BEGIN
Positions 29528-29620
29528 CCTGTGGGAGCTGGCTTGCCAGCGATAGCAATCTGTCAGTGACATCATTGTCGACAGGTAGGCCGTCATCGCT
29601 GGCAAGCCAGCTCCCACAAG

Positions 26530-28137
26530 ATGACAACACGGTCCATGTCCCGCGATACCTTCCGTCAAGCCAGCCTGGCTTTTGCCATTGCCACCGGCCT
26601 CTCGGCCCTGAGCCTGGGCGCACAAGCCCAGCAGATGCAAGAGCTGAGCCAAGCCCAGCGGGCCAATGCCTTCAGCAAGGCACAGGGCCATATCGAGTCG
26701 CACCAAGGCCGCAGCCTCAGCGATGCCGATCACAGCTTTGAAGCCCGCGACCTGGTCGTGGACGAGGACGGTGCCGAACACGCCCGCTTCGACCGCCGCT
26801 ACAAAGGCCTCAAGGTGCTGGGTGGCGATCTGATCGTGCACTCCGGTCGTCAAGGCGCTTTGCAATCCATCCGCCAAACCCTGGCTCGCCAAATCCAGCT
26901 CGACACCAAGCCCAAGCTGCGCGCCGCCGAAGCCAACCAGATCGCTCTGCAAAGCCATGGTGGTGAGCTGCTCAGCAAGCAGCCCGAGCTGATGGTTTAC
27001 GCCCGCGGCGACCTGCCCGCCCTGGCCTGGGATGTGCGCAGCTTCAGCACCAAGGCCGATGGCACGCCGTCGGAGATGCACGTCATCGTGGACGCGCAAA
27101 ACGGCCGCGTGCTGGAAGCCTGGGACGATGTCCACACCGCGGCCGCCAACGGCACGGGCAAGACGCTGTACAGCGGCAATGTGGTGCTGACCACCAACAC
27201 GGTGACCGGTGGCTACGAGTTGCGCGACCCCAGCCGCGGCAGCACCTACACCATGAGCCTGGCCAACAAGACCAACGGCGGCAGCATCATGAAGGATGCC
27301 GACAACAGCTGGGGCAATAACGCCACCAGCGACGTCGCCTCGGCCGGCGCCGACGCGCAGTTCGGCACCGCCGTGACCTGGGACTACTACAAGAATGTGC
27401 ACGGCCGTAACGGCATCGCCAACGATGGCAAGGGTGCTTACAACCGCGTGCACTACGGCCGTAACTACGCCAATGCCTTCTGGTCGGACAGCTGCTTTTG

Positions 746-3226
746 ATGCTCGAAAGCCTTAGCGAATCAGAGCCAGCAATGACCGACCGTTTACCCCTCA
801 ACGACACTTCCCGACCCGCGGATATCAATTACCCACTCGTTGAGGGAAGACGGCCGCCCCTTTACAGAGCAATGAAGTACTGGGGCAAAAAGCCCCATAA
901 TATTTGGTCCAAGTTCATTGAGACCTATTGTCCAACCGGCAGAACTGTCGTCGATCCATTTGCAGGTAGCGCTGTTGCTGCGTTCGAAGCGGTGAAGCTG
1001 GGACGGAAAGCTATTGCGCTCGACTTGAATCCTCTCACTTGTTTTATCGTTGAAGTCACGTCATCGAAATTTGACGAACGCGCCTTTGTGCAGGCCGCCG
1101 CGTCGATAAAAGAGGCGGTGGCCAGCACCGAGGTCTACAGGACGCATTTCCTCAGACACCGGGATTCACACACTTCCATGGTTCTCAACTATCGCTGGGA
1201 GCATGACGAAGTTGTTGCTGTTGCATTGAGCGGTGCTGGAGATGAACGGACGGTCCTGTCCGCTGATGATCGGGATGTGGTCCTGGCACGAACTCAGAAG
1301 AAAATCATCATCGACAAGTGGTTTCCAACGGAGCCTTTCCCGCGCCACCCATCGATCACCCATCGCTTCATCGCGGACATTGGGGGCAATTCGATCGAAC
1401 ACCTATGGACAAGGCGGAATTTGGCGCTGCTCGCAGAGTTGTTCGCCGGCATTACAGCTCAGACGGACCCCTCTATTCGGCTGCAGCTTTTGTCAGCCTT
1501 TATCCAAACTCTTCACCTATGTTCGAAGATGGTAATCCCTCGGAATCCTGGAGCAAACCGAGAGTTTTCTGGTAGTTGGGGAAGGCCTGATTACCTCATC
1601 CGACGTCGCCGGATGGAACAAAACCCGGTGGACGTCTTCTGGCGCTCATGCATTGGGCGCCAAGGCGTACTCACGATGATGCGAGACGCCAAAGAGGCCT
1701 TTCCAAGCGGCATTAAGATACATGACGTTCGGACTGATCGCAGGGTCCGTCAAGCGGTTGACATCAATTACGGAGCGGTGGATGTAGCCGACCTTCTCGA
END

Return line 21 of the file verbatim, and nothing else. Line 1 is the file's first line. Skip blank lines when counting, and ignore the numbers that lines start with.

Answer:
1201 GCATGACGAAGTTGTTGCTGTTGCATTGAGCGGTGCTGGAGATGAACGGACGGTCCTGTCCGCTGATGATCGGGATGTGGTCCTGGCACGAACTCAGAAG